Crude oil prices were up early Friday as a looming tropical storm in the U.S.' Gulf of Mexico has forced oil producers to trim their output levels.
International benchmark Brent crude was trading at $67.03 per barrel at 0613 GMT for a 0.33% gain after it ended Thursday at $66.81 a barrel.
American benchmark West Texas Intermediate was at $60.63 a barrel at the same time for a 0.33% increase after closing the previous session at $60.43 per barrel.
Tropical Storm Barry, which is anticipated to become a category one hurricane, is expected to make landfall Saturday on the U.S.' Louisiana coast -- a region with oil refineries.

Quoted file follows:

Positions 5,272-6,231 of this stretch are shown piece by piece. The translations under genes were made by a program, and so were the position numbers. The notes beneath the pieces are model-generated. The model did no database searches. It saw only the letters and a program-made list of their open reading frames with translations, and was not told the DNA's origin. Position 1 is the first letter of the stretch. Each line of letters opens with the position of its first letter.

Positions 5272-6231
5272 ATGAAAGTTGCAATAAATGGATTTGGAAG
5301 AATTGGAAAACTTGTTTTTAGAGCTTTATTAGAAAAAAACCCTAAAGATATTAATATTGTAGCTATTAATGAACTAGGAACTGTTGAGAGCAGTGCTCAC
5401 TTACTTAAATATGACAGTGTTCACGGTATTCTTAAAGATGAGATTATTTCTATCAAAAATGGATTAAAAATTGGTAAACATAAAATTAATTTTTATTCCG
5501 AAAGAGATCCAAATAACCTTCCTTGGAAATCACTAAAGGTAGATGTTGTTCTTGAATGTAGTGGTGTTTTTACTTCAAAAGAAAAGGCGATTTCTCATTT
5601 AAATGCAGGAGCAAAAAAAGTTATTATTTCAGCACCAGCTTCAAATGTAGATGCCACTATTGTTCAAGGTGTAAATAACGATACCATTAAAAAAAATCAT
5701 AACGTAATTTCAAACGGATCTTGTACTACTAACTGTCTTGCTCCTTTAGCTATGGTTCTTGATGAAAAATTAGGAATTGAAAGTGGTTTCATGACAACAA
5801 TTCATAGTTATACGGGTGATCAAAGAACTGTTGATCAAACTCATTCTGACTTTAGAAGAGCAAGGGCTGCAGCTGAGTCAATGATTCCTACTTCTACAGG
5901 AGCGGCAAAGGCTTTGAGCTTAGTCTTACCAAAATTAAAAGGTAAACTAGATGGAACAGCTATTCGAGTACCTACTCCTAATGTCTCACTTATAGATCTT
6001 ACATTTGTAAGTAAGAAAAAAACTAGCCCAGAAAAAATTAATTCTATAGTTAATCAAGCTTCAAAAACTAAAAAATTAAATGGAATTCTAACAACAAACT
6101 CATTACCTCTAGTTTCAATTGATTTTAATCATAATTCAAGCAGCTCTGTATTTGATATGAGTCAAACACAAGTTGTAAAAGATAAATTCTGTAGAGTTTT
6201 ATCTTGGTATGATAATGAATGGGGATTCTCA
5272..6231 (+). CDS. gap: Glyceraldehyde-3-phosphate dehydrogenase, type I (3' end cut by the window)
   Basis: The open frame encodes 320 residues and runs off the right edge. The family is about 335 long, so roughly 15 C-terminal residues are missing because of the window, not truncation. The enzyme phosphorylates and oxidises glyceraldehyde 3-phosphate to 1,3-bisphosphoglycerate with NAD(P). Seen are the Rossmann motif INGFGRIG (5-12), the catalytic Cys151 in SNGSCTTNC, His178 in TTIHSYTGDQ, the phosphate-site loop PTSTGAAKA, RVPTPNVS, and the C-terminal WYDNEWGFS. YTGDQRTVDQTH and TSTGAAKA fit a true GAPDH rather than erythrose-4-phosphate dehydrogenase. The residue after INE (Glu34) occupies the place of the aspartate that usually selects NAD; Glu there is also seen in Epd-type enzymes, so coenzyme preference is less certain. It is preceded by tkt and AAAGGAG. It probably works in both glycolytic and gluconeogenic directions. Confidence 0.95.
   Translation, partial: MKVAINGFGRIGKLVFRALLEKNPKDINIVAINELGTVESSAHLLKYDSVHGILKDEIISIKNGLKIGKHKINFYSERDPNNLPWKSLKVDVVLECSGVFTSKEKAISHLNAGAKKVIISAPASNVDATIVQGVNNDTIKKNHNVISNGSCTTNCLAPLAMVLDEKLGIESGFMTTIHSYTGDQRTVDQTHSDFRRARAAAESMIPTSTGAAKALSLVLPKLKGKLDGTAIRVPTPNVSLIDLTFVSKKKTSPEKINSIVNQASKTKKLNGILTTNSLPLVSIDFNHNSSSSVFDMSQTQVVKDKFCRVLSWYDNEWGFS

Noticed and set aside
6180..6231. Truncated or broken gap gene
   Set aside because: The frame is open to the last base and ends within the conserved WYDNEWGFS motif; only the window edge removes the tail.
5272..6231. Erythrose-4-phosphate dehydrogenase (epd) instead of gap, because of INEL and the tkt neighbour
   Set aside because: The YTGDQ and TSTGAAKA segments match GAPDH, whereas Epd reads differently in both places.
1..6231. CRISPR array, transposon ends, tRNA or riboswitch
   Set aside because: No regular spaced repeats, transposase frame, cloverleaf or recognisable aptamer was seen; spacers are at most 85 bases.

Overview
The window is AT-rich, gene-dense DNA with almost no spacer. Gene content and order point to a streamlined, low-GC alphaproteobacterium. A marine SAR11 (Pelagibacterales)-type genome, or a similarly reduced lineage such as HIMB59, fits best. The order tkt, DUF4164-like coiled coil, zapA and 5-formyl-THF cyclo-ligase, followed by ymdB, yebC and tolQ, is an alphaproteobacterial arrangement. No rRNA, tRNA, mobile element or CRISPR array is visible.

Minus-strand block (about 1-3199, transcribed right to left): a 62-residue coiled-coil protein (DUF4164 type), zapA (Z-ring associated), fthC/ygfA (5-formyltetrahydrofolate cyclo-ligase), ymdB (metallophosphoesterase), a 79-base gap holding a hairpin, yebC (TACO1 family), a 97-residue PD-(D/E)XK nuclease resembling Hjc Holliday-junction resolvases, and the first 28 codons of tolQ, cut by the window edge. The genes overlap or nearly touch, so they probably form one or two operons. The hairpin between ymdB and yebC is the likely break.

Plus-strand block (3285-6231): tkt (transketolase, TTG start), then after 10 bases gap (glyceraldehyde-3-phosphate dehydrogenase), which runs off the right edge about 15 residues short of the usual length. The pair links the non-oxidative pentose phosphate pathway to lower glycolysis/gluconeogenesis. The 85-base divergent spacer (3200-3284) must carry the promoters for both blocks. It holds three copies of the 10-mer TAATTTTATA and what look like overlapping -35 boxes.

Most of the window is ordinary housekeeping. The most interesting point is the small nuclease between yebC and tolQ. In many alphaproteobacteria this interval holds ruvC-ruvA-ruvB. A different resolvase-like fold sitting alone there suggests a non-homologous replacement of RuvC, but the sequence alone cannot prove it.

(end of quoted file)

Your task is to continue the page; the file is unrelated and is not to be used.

On top of refinery output declines, American oil producers in the Gulf of Mexico have suspended oil production by more than 1 million barrels per day, equal to around half of the output in the area.
Hurricanes Harvey and Irma, which were among the most costly hurricanes in the U.S. history, hit the region with a series of storms during the months of August and September in 2017.
While Hurricane Harvey ranks second with estimated damage costs of $125 billion, Hurricane Irma comes in fifth place with $50 billion, according to the National Oceanic and Atmospheric Administration (NOAA).
By Ovunc Kutlu